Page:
How many of you have heard of the nonprofit International Code Council? If I ever had, I’d forgotten it. Yet this private consortium, which has a huge impact on energy efficiency for buildings, wields undue influence over our lives.
The ICC oversees building codes for the United States and several other countries. Many state and local governments apply ICC codes for building construction within their jurisdictions. Buildings currently account for over 40% of total primary energy consumption in the United States, energy used for heating, cooling, and cooking.
Obviously, improving the energy efficiency of buildings can significantly reduce fossil fuel consumption and greenhouse gas emissions. A number of states, and cities such as Austin (with its climate protection program), are moving toward all-electric buildings, homes pre-wired for electric vehicle charging, and increased renewables in their energy generation portfolio – when they aren’t being thwarted by the fossil fuel industry. These changes would reduce our contributions to climate change.
The energy codes that govern energy systems and insulation were previously subject to a vote by the city and state governments that implement them. But just recently, the ICC stripped local governments of their right to vote on future energy efficiency codes.
How did this happen?
The ins and outs of how this state of affairs developed are complicated; but as in many such situations, if you follow the money you find the explanation. In 2019, cities around the nation enlisted officials from their energy and sustainability departments to join the ICC. They realized that improving building energy efficiency would be an excellent way to reduce climate change emissions. Membership in the ICC would allow them to influence the codes that determine building energy standards.
In a vote taken in December 2019, a strong majority of members opted to require increases of up to 14% in building efficiency. But the ICC is heavily influenced by the construction and gas industries. The National Association of Home Builders, which had previously supported more participation in ICC by local governments, now called the record turnout “voter manipulation.”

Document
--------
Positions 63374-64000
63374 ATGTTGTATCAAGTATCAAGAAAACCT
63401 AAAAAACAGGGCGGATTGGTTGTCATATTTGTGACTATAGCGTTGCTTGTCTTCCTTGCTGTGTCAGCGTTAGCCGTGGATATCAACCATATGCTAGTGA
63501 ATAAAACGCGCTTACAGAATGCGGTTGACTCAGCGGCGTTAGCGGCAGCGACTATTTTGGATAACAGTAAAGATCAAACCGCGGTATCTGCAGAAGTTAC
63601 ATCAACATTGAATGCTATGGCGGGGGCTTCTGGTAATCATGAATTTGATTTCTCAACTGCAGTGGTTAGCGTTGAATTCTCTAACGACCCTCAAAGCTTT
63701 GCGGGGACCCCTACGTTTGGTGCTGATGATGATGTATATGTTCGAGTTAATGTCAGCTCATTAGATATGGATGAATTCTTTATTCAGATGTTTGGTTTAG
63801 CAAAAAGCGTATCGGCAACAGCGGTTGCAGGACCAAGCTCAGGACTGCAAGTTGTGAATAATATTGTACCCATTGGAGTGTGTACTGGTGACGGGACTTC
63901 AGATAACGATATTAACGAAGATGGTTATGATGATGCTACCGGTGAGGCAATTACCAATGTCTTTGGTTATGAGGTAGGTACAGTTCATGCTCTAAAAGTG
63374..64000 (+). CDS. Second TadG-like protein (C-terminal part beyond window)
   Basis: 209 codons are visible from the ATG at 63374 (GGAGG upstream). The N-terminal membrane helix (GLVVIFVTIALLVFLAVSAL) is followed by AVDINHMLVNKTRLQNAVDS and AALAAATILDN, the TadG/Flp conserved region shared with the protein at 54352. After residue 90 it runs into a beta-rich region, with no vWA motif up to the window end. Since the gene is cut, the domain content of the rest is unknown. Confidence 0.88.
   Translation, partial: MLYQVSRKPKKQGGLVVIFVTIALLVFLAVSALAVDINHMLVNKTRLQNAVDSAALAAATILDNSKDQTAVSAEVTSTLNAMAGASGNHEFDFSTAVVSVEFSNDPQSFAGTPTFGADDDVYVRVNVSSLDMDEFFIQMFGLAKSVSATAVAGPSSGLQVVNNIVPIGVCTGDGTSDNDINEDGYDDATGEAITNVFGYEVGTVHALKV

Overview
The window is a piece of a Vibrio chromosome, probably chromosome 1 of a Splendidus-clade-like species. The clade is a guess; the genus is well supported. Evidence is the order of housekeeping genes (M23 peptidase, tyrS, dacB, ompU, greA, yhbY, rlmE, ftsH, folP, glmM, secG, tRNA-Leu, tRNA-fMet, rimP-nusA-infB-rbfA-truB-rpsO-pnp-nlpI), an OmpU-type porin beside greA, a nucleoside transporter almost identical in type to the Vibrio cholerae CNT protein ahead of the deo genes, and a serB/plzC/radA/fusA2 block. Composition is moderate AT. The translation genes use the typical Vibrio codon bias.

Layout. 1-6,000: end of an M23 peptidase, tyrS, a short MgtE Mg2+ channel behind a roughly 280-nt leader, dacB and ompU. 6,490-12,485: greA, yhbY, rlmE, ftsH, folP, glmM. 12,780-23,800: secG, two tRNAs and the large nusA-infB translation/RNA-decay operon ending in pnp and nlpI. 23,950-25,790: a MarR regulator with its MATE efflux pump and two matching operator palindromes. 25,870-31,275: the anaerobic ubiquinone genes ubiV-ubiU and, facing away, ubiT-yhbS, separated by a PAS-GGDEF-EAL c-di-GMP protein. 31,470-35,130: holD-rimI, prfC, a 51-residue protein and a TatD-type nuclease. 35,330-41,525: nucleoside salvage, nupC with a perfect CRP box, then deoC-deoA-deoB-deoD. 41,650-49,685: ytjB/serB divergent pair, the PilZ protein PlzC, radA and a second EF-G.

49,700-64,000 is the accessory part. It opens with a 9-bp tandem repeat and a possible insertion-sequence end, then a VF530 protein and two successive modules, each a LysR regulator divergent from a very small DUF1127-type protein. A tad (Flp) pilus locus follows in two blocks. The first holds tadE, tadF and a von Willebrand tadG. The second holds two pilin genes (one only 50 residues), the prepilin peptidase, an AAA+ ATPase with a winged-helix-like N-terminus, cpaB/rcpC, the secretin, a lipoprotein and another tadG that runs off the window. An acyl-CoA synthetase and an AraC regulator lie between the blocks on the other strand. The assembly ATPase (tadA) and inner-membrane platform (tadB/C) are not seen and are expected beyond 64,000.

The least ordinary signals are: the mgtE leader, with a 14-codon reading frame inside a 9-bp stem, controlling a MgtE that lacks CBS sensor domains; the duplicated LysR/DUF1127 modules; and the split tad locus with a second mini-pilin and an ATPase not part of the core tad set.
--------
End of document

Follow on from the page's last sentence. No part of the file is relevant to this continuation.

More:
At this point, local governments have lost their right to vote on the codes entirely. Instead, the building codes will fall under a separate “standards” process that will give industry more control over the outcome. It should come as no surprise that the gas industry is uninterested in energy efficiency measures that will significantly cut gas consumption and its profits.
Locking in High Carbon Footprints for Decades to Come
This is a terrible development for all of us. What a surprise to learn that these people can have such a negative influence over how our buildings perform and affect our shared environment. Not only are the ICC members not our elected representatives, but they have now shut out of the decision-making process the people who are closest to us citizens.
It is tragic news because most buildings, once constructed, will stand for at least 40 years, with very real effects on our local air quality as well as global climate change. Each year about 1.5 million new houses are built in the United States. The ICC’s irresponsible decision means that the vast majority of those homes will be constructed with larger-than-necessary carbon footprints that are enshrined for decades into the future.
Reason for Hope
The good news for you is that Nature Towns will be constructing all homes to the highest energy efficiency standards feasible. One of our many goals is to enable you, as a resident, to reduce your carbon footprint as much as possible. With energy efficient buildings, shops and services located within walking distance, nature close by, and an organic regenerative farm sequestering carbon on your behalf, you will be making great environmental strides without even trying.